The primary extensions we anticipate are addition of new test statuses and artifact types. In general, additional enum variants and JSON fields to the schemata are not breaking changes, and tools consuming the output can safely ignore fields and enum variants they do not understand. Breaking changes include modifications to required fields, and changes to the structure of the directory. In these cases, a new version of the JSON schema will be produced and published in the SDK following the strategy in RFC-0100.
Outside of Fuchsia, there are a number of individual test frameworks which support a number of machine readable test result formats. For example, googletest supports both a JSON and XML output format.
Testing will primarily rely on unit and integration tests that verify that the
output produced by
ffx test conforms to the output format.
Generation of this file format is not expected to take a significant amount of
time. A prototype implementation to save a suite with 100,000 test cases, each
with a stdout and stderr artifacts, takes under a second to generate and
run_summary.json, which is around 26 MB on disk. Given 1,000,000
cases, the same prototype takes around 15 seconds to generate
run_summary.json, which is around 256 MB on disk. In all cases the
prototype's maximum memory usage is roughly double the size of the summary on
For comparison, a large known test suite in chromium contains around 100,000
cases. Since saving
run_summary.json for this number of cases takes under a
second, this should not pose an issue.
In fuchsia.git, the largest test suites today contain around 300 - 400 test
cases, and a single infra shard may contain around 300 suites. For
fuchsia.git, we intend to use ffx test's multitest feature, which will save
results for all test cases in a single output directory. So for this case, we
should expect up to around 120,000 cases in
run_summary.json, which we
estimate to take less than 50 MB on disk and around a second to save.
There are a number of common local development flows where a developer runs a test repeatedly. For example, a developer may run a test repeatedly to reproduce a flaky failure. In such cases, we can easily run batches of several thousand test cases without exceedimg 10 MB of memory usage.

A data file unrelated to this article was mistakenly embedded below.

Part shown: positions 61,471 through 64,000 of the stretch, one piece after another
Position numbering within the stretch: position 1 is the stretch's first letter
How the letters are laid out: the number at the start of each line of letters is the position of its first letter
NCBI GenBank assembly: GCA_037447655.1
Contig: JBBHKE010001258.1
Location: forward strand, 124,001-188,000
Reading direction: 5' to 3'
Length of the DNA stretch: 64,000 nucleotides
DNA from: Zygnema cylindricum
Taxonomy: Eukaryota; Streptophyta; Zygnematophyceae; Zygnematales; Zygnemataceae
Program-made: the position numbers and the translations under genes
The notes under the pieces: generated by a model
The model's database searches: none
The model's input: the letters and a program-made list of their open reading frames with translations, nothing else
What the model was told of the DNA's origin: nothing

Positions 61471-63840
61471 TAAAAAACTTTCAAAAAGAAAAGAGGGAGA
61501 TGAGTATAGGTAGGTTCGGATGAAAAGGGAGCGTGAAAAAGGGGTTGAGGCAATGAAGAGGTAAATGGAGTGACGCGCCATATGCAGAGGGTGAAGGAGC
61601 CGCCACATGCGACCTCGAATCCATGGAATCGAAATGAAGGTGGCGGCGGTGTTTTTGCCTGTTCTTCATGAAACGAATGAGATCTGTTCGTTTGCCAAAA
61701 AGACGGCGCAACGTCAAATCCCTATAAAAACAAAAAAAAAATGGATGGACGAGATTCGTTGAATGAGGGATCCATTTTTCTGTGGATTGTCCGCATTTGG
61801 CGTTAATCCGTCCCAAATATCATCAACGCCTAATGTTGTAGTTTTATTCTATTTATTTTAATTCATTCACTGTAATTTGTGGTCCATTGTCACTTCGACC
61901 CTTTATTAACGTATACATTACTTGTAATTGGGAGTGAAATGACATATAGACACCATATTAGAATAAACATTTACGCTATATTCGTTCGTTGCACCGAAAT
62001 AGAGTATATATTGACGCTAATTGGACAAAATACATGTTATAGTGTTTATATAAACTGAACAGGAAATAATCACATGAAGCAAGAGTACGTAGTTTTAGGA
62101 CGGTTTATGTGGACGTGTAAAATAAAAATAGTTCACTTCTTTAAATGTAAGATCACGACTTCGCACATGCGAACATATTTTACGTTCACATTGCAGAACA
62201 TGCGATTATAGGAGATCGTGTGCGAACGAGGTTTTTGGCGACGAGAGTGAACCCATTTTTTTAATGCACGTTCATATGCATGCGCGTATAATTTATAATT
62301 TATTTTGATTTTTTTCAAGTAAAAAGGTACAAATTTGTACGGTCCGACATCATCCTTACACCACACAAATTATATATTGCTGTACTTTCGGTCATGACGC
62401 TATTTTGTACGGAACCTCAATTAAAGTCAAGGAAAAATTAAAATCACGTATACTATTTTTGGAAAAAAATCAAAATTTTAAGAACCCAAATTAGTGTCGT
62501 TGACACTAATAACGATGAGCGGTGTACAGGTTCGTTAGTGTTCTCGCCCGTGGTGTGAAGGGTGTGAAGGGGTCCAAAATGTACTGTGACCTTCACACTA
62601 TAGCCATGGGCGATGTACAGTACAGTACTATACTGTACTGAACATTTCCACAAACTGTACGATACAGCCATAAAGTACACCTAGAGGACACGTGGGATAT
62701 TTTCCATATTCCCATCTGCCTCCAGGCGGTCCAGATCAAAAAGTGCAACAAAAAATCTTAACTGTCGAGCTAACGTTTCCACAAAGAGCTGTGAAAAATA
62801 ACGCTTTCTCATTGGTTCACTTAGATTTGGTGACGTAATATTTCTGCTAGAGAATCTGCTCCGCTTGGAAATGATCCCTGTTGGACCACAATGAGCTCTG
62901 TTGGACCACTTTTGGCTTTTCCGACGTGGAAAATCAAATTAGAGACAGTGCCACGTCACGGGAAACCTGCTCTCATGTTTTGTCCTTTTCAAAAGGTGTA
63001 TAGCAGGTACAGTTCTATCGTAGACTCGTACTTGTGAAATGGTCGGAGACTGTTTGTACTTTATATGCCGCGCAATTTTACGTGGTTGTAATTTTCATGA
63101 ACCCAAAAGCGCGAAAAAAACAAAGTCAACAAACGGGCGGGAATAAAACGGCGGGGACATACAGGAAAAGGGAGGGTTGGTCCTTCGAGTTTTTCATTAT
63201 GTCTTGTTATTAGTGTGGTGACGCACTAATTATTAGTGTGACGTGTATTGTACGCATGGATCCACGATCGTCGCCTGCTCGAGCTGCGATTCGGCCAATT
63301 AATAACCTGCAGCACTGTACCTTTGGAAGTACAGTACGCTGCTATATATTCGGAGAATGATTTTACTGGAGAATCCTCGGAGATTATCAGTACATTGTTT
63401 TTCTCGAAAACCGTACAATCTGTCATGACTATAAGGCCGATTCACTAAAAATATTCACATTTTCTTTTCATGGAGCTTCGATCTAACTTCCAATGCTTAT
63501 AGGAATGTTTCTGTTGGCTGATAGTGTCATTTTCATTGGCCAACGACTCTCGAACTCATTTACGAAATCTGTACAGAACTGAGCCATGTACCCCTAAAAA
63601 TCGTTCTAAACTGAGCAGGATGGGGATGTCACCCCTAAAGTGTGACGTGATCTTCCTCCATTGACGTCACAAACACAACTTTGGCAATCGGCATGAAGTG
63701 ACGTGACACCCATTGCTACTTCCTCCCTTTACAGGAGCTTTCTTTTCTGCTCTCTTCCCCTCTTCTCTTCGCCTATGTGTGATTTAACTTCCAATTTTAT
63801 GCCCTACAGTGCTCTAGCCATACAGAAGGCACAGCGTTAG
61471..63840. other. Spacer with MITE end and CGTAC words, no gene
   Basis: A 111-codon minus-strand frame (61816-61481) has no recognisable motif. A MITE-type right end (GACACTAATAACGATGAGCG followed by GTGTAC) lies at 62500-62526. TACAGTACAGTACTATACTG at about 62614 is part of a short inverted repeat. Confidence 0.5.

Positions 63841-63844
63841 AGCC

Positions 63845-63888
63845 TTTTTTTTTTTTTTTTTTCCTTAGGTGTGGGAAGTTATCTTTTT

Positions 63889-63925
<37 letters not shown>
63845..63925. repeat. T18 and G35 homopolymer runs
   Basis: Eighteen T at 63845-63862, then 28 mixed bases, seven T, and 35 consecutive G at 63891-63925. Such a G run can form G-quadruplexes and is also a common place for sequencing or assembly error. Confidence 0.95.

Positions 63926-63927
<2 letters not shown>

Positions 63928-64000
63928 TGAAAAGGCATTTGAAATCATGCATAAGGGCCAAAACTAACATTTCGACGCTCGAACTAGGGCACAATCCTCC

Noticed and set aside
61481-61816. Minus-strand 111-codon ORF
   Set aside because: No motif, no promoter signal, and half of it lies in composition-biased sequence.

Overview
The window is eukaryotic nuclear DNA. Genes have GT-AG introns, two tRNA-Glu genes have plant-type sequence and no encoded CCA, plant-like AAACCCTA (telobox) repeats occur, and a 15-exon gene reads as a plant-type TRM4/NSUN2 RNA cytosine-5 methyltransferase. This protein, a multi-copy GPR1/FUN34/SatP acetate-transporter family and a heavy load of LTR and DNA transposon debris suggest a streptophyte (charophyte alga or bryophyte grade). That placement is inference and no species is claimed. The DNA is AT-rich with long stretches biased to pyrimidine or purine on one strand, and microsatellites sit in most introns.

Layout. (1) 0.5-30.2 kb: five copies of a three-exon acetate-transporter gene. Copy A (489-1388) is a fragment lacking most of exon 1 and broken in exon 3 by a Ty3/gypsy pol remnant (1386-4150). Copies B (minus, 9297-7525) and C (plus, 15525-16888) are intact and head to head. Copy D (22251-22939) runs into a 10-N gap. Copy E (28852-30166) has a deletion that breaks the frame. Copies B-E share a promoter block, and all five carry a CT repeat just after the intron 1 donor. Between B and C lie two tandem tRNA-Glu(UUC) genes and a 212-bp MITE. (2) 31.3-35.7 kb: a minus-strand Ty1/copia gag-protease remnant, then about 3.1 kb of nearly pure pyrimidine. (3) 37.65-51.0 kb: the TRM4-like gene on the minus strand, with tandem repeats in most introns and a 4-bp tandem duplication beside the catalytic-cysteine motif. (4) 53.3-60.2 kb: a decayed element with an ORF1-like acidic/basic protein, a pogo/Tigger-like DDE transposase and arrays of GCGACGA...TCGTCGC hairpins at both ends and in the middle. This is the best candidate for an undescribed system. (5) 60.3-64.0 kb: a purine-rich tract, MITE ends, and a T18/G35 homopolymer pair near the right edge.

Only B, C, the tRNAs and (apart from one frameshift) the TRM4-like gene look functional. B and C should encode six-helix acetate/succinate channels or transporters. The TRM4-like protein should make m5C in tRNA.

This output is used only to store results and artifacts produced by tests and are already made available by the test framework, and does not introduce additional security considerations.
This output is used only to store results and artifacts produced by tests and are already made available by the test framework, and does not introduce additional privacy considerations.
Drawbacks and alternatives
The output format supports multiple test suite runs by default. This complicates parsing for clients that will only ever run one test at a time. One alternative is to support an output format that contains results for a single test suite run, and a second output format which contains results for multiple test suite runs. While this simplifies immediate parsing, having multiple formats complicates sharing tools that analyze the output.
Another alternative is to use multiple JSON files to store test results. One
disadvantage of using a single file to store all test results is that tools
that interact with it must hold the entire contents in memory at once. From the
prototype, we would need around 4 million test cases before
exceeds 1GB, at which point serializing would take around a minute. As our
current use cases are an order of magnitude less than this, multiple files are
not yet necessary. Since storing results in multiple files complicates parsing
we will use a single file.
A third alternative is to store all artifacts in
run_summary.json to further
simplify parsing. This has the disadvantage that the artifacts also now need to
be held in memory. The largest artifacts collected today are profile data used
for coverage. In a single infra shard, this profile data is around 500 MB split
between multiple files. While this profile does not exceed 1GB, a combination
of changes to how tests are sharded and how profile data is represented could
quickly bring the size closer to 1GB.